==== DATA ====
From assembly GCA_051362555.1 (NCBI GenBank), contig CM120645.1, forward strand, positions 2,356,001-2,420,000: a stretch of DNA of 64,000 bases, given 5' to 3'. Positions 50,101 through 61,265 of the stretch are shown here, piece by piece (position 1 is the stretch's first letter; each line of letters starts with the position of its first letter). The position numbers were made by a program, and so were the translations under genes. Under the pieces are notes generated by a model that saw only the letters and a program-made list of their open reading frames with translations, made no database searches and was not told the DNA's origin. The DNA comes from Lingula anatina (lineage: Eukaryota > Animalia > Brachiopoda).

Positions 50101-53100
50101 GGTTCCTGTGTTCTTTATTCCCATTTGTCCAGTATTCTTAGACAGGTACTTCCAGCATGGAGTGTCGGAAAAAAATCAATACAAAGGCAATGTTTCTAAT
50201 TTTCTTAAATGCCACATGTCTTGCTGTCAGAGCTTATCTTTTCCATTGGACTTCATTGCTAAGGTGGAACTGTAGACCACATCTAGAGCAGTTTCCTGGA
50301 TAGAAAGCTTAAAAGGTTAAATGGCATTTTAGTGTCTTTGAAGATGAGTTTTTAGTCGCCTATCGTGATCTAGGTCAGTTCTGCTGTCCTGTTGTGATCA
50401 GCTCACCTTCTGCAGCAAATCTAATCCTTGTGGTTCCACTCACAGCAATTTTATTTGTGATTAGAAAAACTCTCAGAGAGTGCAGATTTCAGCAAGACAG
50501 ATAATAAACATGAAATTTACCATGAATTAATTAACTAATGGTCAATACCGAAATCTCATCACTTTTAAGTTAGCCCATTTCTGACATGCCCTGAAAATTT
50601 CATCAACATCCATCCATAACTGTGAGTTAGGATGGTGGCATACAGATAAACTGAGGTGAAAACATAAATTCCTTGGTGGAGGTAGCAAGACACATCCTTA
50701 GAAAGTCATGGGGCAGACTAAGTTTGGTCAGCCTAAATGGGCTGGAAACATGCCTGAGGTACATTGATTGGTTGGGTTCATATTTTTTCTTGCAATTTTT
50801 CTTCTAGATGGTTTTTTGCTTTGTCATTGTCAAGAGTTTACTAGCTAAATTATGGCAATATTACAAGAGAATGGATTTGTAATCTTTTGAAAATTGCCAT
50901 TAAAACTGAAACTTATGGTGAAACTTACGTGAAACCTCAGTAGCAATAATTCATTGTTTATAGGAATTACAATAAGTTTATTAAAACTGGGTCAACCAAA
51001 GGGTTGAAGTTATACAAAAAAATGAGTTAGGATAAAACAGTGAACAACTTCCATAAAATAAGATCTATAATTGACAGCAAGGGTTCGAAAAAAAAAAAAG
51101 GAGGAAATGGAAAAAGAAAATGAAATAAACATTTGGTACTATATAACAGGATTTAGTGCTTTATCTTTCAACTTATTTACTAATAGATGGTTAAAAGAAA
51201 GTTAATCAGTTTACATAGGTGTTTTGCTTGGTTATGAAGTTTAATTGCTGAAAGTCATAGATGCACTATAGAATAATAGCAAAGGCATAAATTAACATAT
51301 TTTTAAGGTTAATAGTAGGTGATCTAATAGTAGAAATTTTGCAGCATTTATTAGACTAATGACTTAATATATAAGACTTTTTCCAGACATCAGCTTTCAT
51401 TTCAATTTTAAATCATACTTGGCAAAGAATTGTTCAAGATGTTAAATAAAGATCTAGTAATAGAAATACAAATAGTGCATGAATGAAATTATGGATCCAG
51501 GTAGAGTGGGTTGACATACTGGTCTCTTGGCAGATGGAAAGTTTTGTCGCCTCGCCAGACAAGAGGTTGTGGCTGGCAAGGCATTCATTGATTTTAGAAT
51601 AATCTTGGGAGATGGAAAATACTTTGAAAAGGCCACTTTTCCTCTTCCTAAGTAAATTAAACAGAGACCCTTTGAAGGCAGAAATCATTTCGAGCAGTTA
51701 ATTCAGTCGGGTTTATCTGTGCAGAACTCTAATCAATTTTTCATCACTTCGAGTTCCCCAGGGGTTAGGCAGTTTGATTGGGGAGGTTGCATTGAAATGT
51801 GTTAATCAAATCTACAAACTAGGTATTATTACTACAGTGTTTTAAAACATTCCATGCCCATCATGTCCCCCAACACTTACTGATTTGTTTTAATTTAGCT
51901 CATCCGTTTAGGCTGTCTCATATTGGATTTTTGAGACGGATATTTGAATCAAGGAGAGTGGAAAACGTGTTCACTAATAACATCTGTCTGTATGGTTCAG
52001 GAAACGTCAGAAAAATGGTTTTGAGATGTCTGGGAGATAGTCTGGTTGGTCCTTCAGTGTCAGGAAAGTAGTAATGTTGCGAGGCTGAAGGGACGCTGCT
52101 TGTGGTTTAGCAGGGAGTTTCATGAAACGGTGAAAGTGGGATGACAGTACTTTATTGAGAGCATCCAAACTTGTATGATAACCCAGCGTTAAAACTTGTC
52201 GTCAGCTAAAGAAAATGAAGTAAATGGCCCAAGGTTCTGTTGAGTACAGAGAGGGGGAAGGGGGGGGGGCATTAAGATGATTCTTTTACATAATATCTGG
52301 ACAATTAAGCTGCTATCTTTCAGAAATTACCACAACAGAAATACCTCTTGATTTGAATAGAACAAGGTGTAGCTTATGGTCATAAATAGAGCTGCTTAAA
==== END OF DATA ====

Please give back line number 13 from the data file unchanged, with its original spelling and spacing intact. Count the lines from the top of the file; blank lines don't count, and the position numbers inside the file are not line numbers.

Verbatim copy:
51101 GAGGAAATGGAAAAAGAAAATGAAATAAACATTTGGTACTATATAACAGGATTTAGTGCTTTATCTTTCAACTTATTTACTAATAGATGGTTAAAAGAAA